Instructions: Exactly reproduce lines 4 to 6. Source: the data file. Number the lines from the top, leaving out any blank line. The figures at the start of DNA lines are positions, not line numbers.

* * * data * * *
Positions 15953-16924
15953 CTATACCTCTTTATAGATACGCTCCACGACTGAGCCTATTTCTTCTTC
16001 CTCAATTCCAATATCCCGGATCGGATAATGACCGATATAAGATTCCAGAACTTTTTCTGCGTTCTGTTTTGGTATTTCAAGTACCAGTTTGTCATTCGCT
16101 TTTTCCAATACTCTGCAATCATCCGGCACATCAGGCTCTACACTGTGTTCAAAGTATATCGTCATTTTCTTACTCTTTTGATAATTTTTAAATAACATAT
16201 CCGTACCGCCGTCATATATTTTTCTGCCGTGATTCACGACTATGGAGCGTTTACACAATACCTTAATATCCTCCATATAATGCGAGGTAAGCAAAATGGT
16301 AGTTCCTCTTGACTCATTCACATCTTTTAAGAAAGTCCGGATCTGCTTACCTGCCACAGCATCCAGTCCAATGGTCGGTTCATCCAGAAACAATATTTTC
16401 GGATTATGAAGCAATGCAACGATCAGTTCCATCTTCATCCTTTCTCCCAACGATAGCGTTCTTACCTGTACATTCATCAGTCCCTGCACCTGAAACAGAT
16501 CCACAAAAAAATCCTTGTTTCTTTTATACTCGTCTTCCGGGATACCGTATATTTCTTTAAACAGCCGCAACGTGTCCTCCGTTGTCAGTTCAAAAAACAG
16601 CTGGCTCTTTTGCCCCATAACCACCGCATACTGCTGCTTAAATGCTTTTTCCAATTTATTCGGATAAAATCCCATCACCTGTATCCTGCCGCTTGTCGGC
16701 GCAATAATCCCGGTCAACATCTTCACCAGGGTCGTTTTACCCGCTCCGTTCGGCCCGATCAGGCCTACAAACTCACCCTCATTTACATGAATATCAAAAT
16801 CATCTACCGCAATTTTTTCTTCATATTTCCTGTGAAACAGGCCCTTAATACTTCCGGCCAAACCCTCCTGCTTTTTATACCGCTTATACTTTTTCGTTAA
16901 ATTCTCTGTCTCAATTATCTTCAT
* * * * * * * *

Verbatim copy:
16101 TTTTCCAATACTCTGCAATCATCCGGCACATCAGGCTCTACACTGTGTTCAAAGTATATCGTCATTTTCTTACTCTTTTGATAATTTTTAAATAACATAT
16201 CCGTACCGCCGTCATATATTTTTCTGCCGTGATTCACGACTATGGAGCGTTTACACAATACCTTAATATCCTCCATATAATGCGAGGTAAGCAAAATGGT
16301 AGTTCCTCTTGACTCATTCACATCTTTTAAGAAAGTCCGGATCTGCTTACCTGCCACAGCATCCAGTCCAATGGTCGGTTCATCCAGAAACAATATTTTC